The overall purpose of this thesis is to carry out a critical analysis of the final exam in written English in the lower secondary school according to the syllabus which was implemented in. My main objectives are to focus on the introduction of booklet at the exam, and the use of the preparation day both with regard to the teachers’ practice, but also from the pupils’ point of view. I concentrate primarily on the exam of 2006.
An important issue on my part is that by analyzing the exam and the practice among teachers, it may shed some light on the state of affairs and ensure that all pupils get the same opportunities at the exam. The final written exam in English is an important part of the teaching in the 10th grade, and the testing should reflect the teaching. My primary sources have been the research material I have collected by means of a survey, two interviews, and the experience I personally got by signing up as an examiner for the final written exam in English for 2006. In order to answer my research questions I had to find out what pupils, teachers and examiners thought about the use of booklet and the preparation day. I aimed at collecting data about the teachers’ point of view about the final exam in English in the lower secondary school. Thus I chose a quantitative approach, and the tool I used was a questionnaire.
My sources are furthermore the syllabus of 1997 and the written exams from 2000 to 2006. I have also studied and used selectively examiners’ guidelines, examiners’ reports and a number of circulars and informative letters to the teachers about the exam sent out from the Board of Education from 2000 to 2006. In order to link my thesis to theories of the teaching of reading and writing in EFL I have studied relevant literature on the subject.
One of my research questions is to what extent the examiner’s task has changed compared to previous syllabuses. Is the question of validity and reliability looked after the way it should be? In addition to the fact that working with this thesis has been very rewarding for me personally, the findings of a thesis like this might be of interest, both to my fellow teachers, the local school board and to the national school authorities. The intention of the final exam is to enable the students to show what they know and have learnt, and to obtain a result to the best of their ability.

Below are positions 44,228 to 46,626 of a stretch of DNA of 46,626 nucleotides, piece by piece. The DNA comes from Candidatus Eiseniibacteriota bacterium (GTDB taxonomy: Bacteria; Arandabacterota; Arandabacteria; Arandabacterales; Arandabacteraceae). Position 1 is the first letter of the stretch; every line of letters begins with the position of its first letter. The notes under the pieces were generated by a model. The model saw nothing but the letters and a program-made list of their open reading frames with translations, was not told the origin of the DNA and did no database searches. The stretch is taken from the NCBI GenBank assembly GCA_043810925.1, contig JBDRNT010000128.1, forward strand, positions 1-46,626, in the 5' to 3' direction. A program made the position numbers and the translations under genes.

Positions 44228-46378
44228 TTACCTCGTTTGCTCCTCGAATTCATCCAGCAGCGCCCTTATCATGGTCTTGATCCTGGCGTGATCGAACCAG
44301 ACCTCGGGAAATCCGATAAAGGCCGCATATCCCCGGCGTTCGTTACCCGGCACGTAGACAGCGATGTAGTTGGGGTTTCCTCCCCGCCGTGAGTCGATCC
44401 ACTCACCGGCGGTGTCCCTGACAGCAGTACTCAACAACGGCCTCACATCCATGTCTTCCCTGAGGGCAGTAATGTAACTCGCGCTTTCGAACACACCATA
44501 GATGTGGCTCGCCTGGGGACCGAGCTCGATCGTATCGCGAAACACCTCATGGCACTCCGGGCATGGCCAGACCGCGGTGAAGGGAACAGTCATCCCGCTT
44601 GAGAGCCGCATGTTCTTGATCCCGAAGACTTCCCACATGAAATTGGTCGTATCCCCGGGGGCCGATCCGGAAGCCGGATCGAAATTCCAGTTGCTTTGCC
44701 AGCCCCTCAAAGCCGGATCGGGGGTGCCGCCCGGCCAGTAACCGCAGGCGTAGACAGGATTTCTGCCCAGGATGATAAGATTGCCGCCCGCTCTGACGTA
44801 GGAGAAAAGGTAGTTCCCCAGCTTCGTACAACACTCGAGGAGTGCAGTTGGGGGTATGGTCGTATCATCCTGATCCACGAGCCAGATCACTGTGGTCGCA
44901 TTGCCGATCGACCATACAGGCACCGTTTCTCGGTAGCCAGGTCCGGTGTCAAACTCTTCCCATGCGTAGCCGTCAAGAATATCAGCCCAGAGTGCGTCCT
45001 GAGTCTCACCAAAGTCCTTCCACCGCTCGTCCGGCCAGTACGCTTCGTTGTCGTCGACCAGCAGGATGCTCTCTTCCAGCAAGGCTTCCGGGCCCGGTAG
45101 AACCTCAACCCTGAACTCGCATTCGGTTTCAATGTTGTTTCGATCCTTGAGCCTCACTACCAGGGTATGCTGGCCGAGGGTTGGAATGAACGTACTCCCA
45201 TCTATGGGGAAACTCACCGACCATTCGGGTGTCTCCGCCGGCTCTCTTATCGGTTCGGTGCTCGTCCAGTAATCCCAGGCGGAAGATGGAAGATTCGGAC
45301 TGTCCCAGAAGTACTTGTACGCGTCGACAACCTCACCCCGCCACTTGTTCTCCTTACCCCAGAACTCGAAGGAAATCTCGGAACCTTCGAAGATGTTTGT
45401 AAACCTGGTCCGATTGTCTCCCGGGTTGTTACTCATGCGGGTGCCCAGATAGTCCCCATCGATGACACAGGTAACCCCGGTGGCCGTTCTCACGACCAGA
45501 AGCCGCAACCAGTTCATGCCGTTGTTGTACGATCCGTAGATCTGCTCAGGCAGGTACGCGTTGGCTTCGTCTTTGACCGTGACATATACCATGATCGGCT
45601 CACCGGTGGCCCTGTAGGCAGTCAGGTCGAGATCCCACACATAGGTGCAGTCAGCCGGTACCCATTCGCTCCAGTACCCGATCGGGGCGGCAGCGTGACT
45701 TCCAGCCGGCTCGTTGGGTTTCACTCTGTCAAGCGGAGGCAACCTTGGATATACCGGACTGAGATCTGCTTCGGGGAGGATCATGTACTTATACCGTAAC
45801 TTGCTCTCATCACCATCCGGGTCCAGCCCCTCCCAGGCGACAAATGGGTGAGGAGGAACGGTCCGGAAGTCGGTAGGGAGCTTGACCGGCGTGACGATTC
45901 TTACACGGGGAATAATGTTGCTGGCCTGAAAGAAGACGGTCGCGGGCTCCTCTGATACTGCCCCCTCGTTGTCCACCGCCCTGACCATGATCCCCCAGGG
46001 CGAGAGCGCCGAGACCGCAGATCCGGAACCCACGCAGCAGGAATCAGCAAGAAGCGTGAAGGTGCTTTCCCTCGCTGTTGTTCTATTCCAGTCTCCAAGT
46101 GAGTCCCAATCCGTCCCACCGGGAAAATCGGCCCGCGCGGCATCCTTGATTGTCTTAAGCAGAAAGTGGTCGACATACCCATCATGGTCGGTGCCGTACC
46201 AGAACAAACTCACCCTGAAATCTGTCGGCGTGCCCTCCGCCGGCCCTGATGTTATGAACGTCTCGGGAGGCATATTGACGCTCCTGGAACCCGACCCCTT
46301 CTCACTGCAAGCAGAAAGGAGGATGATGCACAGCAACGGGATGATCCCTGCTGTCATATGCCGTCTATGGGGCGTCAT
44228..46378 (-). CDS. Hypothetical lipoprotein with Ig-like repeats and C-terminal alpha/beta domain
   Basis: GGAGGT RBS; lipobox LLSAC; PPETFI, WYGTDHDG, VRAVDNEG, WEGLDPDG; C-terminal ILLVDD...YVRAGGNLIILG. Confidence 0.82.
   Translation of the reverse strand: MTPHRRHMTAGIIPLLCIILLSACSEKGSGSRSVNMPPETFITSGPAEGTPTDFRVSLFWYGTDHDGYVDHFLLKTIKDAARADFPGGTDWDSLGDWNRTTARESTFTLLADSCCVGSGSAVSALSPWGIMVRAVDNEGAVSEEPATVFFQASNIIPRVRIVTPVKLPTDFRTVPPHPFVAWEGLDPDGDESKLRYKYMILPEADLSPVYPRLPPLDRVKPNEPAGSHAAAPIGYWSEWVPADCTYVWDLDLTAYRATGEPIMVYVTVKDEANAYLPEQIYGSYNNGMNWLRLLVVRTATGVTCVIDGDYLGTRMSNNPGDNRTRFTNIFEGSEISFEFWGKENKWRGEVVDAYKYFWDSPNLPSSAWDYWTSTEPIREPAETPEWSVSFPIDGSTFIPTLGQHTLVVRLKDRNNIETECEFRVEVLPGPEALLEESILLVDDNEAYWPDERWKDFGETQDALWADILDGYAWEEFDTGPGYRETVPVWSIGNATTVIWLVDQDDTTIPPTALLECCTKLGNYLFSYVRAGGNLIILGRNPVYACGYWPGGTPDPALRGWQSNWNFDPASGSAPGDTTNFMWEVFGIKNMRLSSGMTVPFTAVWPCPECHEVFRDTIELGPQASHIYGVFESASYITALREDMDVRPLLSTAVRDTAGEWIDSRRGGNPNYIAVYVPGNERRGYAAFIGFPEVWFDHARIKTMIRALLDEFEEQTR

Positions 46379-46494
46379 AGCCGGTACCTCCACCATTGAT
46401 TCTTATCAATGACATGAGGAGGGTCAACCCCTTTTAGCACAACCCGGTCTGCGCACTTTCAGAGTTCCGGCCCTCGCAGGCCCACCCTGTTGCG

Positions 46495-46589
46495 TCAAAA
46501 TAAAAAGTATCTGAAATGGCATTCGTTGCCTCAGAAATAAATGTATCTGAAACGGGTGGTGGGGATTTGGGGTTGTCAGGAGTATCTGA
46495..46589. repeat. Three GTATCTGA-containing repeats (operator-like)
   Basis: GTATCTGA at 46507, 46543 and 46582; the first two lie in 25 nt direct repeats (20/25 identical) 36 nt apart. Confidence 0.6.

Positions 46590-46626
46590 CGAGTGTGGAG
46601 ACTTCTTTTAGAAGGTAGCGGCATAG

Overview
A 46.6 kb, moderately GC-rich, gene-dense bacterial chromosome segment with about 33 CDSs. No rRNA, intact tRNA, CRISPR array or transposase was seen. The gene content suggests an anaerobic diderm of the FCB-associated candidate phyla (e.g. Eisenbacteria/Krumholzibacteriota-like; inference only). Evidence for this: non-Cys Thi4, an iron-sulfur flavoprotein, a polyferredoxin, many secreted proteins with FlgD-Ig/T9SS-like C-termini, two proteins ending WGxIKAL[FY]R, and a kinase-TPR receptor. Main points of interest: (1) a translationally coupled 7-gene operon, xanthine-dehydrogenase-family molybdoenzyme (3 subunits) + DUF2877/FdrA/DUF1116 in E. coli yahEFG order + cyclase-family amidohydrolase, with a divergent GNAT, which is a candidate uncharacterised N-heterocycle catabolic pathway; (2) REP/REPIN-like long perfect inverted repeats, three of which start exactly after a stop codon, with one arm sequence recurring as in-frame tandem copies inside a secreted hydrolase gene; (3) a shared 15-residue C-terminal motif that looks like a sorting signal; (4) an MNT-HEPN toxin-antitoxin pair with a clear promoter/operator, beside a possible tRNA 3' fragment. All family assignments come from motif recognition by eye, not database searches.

My final conclusion is that the exam according to L97 is in harmony with the communicative and meaning oriented theory of teaching, and the pupils are given the opportunities to show their skills of EFL. After six years of using the current exam, most teachers have become familiar with the different elements of the exam. However, there are aspects of the exam which should be improved e.g. a more homogenous practice during the preparation day. As to teaching, more focus on reading strategies and genre awareness in English as a school subject throughout the lower secondary school is called for. Furthermore, teachers should be more aware of the different approaches to writing, e.g. the POW and give the pupils an opportunity to practise it from the 8th grade onwards. An under exploited possibility is the use of grammar books and memo sheets, and teachers should definitely face to this challenge and contribute to an effective use of these study facilities.
The evaluation forms changed after L97, and the view of assessment changed as well, as noted above. However, as far as I have been able to find out, many teachers feel that they have not kept up with the changes, and have far too little competence in assessment. The teachers asked in my survey and the examiners I interviewed, express that this is a neglected area, and more competence is needed.